Toronto Sun Editorial: Immigration concerns about the process, not people

Ongoing conservative theme, one that has a certain resonance given the importance of perceptions of border management to public support of immigration (polling responses depend in part on how the question is formulated as illustrated by this famous Yes, Minister episode 1:38Survey (Yes, Prime Minister S1E2).

And while the “hectoring” of the PM is not helpful, neither is some of over-hyped rhetoric of the Conservatives, as both understand some of the complexities involved and the lack of simple solutions:

Canadians have largely been supportive of immigration for many years. How can they not be? So many Canadians are either immigrants themselves or have parents or grandparents who were born elsewhere.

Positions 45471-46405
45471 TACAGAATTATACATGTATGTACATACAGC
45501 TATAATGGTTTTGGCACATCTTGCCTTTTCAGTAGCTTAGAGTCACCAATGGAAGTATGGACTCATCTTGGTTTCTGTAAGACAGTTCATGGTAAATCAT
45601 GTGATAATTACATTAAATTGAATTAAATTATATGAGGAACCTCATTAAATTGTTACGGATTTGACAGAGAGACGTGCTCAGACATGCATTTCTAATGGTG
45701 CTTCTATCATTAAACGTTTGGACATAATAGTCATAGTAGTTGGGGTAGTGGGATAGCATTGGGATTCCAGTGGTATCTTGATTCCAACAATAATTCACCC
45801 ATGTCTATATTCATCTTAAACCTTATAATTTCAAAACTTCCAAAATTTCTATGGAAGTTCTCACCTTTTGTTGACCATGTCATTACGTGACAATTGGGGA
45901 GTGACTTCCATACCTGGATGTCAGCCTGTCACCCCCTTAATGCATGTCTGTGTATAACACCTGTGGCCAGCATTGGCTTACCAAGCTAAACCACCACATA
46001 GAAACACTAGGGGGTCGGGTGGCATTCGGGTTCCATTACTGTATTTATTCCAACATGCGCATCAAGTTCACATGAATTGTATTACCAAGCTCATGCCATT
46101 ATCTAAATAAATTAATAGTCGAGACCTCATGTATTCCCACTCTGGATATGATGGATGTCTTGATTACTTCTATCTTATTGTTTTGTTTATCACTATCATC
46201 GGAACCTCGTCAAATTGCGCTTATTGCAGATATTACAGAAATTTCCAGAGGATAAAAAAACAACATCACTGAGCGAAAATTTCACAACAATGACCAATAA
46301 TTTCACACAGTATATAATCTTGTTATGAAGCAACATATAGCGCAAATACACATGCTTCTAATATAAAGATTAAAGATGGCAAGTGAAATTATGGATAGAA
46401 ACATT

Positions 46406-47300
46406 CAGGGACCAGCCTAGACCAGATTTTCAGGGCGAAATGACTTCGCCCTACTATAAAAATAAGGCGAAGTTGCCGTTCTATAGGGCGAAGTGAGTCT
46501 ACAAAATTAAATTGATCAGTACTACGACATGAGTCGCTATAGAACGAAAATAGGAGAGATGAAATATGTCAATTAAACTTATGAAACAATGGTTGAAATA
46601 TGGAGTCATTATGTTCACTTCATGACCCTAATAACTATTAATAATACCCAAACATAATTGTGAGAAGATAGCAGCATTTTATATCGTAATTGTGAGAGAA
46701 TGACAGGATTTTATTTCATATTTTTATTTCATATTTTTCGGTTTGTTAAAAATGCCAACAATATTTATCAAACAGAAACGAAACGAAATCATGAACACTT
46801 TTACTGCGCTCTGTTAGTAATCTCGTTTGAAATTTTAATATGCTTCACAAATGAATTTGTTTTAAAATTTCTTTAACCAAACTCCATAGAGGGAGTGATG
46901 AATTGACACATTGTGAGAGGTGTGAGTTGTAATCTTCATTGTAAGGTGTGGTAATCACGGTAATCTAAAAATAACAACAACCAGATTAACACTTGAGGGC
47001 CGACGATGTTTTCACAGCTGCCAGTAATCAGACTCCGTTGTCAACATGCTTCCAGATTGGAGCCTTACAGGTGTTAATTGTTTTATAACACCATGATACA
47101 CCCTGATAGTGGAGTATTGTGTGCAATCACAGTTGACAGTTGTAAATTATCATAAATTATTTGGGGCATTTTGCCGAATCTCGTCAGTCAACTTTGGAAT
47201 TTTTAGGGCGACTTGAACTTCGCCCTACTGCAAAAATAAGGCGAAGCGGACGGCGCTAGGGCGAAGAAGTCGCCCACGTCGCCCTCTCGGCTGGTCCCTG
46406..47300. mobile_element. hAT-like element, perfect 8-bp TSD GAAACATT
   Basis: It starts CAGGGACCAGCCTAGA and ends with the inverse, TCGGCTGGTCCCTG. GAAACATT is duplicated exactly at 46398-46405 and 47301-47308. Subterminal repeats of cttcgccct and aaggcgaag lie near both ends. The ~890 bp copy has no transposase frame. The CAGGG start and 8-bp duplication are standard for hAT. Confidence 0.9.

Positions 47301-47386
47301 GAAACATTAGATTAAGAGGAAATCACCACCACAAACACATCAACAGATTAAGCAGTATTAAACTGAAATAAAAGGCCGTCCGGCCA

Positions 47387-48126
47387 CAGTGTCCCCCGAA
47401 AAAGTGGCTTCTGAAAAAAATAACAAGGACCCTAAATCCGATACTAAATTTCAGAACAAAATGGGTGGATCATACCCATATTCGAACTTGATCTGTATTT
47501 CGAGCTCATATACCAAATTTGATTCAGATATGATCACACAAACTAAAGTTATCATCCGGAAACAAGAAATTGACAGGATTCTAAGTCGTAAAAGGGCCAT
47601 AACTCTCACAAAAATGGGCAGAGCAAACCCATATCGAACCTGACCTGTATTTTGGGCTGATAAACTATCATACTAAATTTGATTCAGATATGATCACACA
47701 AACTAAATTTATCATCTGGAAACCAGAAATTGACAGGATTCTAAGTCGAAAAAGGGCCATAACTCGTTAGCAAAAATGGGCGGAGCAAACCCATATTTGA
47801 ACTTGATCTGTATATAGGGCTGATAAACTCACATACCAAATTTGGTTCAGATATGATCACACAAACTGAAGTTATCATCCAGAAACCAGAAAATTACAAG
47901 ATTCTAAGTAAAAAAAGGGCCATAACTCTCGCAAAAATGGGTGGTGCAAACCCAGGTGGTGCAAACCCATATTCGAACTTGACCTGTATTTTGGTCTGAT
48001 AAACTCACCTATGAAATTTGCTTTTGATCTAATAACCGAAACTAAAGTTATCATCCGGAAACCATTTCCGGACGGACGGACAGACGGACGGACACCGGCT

So it’s concerning that public support for immigration has started to slip.

A new Ipsos Global Public Affairs poll shows that while Canadians back immigration more broadly, they’ve have significant concerns about how immigration is being managed.

The poll reveals 44% of people say that there are now too many immigrants coming to Canada. And a majority of respondents believe Canada is too welcoming to new arrivals.

Where is this coming from? What drives this perspective?

Brian Lilley explained in a Sun column that “a full 57% of Canadians agree with the statement that “immigration has placed too much pressure on public services in Canada.” That includes 77% of Conservative voters but also 51% of Liberal voters and 48% of NDP voters.”

In other words, at a time when people are anxious about issues, such as their economic future and the rising cost of living, they also worry about the economic costs and tax burdens that come with increased immigration.